The Laboratory of Animal Genomics at the University of Padua has a large experience in animal genetics and genomics, with particularly focus on marine organisms, as demonstrated by participation in several national and EU funded research projects on aquatic animals (STUDIES, BRIDGEMAP, MARINE GENOMICS, EUROPE (MGE), AQUAFIRST, SEACASE, FISHPOPTRACE). The laboratory is fully equipped for genetics and for functional genomics.
In collaboration with the Bioinformatics group at the University of Padua, informatic tools development and analysis have been established for fish species and recently for mollusc species. This project, funded by MGE, uses a novel approach for sequencing based on next-generation sequencing technology. All the different steps of the method are carried out at the University of Padua, where Clam species are being studied as part of a project for the application of genomic technologies to environmental monitoring, food quality assessment, and improvement of bivalve production in the Venice lagoon.
UNIPD in collaboration with CSIC is obtaining new sequencesby 454 technology in clam and scallop to complete the data base and will perform microarrays to analyse the gene expression during the early life-history stages of (WP2), larval stage (WP3), metamorphosis WP4 and on seed WP5 with a particular focus on the genes linked to response to stress.
Luca Bargelloni (email : email@example.com )
Associated Professor of Animal Biotechnology at the School of Veterinary Medicine of the University of Padua, Luca Bargelloni has been working on genetics of aquatic organisms, especially marine aquaculture species, since around 1995. He led the construction of the first genetic linkage map of gilthead sea bream (Franch et al. 2006), and more recently developed functional genomic tools for the sea bream and the European sea bass. In the same species he has worked on functional characterization of immune-related genes. His work on clam genetics has focused on microsatellite isolation for Manila clam and microarray development for carpet-shell and Manila clam.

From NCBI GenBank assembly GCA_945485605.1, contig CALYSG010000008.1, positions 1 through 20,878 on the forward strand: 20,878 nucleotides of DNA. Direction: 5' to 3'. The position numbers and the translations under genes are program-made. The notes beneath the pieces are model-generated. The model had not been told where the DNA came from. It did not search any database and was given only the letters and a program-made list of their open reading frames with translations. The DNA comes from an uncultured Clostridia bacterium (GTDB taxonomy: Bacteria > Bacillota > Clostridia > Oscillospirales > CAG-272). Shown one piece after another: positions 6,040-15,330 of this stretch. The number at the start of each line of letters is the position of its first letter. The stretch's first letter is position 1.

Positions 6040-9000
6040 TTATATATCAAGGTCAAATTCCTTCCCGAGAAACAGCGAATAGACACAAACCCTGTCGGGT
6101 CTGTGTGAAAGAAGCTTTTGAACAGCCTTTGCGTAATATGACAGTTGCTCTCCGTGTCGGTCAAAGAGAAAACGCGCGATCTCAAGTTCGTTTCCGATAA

Dr Franch holds a PhD in molecular pathology, and has worked in fish genetics and genomics for several years. She has a permanent position as a top-level technician at UNIPD, where she supervises molecular biology for the whole laboratory.
Massimo Milan is a PhD student in Ecology and Evolution. His PhD subject focuses on the development of genomic tools for clam species, with special regard to gene expression profiling of biological response to environmental pollution.